Can we better predict droughts and floods?

Aaron Berg uses satellite data and hydrology models to help us better understand issues with water availability, whether it be a matter of too much or too little.

“Flood and drought clearly have broad implications for Canadians,” he says. “Understanding how we can make better predictions of these types of events through tracking and modeling the water supply affects everything from public safety, to the responsible use of resources.”

Berg, a Canada Research Chair in Hydrology and Remote Sensing focuses on improving the remote sensing models that are used to estimate soil moisture. He uses these observations to improve hydrological modeling, seasonal climate forecasting and drought identification.

“I am quite excited about an upcoming project called the Soil Moisture Active Passive satellite mission. This NASA Earth observation mission is supported by the Canadian Space Agency. Observations from this mission, interpreted properly, will be important to a great number of applications including improved prediction of floods, better quantification and observation of drought, and improved weather forecasts.”

Many water security threats can be linked to changes in soil moisture. Researchers have shown that observations of soil moisture can be used for predicting everything from floods to agricultural productivity. This has increased the importance of soil moisture observations.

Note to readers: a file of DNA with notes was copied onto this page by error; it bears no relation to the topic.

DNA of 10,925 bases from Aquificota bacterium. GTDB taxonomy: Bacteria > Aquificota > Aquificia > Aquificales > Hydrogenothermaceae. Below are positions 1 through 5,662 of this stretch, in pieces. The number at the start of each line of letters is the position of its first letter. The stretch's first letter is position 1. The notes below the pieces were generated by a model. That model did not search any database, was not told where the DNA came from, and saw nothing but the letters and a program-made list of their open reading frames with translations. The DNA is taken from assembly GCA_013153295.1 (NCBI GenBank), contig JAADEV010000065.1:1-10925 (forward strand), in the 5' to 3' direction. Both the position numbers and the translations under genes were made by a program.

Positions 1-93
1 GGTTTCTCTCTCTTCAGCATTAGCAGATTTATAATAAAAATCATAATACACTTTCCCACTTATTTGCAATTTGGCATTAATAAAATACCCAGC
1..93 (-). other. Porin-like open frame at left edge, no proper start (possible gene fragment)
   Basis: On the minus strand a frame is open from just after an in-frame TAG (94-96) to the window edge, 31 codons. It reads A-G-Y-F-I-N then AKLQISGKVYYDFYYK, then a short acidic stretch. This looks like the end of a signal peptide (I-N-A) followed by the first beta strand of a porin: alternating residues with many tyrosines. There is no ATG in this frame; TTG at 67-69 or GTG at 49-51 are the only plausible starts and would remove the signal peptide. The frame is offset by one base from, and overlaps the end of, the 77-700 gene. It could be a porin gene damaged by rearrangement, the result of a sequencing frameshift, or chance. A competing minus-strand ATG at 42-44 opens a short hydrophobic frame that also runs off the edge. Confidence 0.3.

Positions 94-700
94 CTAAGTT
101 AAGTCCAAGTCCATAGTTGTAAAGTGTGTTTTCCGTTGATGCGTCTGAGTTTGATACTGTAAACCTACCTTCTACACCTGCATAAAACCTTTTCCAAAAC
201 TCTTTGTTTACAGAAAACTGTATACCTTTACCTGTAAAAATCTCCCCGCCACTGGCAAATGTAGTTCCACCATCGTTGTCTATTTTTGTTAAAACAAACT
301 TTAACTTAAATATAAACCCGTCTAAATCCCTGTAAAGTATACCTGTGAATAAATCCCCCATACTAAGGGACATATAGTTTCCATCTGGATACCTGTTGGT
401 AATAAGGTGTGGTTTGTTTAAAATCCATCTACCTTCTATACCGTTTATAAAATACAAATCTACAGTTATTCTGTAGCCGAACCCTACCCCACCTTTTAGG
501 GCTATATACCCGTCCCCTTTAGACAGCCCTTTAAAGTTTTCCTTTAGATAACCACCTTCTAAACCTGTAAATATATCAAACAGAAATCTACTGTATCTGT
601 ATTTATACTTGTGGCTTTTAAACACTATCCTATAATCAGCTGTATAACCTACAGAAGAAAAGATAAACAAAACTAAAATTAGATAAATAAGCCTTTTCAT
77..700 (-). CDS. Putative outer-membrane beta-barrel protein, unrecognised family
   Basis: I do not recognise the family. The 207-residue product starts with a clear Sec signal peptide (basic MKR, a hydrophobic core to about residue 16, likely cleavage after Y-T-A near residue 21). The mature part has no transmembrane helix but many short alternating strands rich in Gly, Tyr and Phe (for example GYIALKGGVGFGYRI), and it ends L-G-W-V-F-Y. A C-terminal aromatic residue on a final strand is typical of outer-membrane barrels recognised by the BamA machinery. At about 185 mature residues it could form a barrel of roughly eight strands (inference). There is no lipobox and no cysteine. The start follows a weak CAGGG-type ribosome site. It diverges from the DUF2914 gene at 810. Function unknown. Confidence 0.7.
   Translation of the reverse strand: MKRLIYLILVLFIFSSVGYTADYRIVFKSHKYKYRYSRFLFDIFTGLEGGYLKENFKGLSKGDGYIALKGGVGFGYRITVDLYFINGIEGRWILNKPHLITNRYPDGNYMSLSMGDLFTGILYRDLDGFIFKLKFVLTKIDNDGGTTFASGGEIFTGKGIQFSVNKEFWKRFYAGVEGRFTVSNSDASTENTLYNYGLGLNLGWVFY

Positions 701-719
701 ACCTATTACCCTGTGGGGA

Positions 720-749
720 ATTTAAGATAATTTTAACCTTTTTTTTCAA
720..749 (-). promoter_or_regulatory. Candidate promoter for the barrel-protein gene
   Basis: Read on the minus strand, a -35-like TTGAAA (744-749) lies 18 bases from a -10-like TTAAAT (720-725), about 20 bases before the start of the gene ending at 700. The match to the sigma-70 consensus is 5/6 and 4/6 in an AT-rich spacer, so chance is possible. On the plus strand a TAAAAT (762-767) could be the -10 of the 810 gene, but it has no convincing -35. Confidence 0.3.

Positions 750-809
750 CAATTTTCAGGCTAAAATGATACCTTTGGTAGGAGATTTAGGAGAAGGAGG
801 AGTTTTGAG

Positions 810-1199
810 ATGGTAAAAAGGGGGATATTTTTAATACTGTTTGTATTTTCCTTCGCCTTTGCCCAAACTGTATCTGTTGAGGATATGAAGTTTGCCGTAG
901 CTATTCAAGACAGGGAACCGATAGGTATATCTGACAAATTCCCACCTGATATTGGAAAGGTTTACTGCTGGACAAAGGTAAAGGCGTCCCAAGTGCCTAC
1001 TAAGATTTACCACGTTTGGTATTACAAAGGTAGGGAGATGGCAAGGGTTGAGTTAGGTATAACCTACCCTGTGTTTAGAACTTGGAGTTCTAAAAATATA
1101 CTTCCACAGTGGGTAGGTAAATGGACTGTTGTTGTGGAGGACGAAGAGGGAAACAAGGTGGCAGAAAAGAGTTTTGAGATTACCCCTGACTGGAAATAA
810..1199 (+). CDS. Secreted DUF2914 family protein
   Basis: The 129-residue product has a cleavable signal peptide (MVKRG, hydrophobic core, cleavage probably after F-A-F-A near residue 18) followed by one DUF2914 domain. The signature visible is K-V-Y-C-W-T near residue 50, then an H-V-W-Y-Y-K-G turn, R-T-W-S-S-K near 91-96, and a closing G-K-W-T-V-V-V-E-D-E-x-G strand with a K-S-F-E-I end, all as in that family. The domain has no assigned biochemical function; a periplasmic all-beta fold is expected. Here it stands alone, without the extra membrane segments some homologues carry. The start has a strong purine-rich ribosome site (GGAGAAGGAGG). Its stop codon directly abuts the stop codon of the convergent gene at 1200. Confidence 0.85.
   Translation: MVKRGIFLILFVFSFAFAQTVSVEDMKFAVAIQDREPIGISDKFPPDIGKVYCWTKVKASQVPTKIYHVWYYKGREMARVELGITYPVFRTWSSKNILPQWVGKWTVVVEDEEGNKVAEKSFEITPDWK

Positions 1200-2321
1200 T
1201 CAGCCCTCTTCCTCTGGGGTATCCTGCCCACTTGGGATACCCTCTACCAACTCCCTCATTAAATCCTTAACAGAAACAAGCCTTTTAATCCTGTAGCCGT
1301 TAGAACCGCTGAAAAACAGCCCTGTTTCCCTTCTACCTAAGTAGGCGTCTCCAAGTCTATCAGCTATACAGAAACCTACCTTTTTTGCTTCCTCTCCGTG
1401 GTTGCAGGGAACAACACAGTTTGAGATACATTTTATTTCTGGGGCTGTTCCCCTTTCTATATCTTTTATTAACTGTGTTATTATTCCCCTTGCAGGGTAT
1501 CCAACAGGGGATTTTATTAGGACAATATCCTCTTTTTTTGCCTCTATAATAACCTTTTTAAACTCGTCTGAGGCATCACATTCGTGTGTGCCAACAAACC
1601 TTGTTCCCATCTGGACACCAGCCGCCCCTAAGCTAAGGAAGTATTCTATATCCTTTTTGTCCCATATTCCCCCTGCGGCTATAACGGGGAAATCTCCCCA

Effective management of water resources is of increasing global concern. A significant number of people around the world are already exposed to water-related risks due to water scarcity or flooding. Population increases and climate change are expected to cause further stresses to global water resources. Strategies that allow people to adapt to and mitigate water security threats require better tools that can detect and predict emerging issues.

“As with most environmental work, it is difficult to isolate a single goal for our research,” Berg says. “We try to focus on incremental improvement. I am convinced that these improvements to our models will have great societal benefit.”

Aaron Berg

Aaron Berg

University of Guelph

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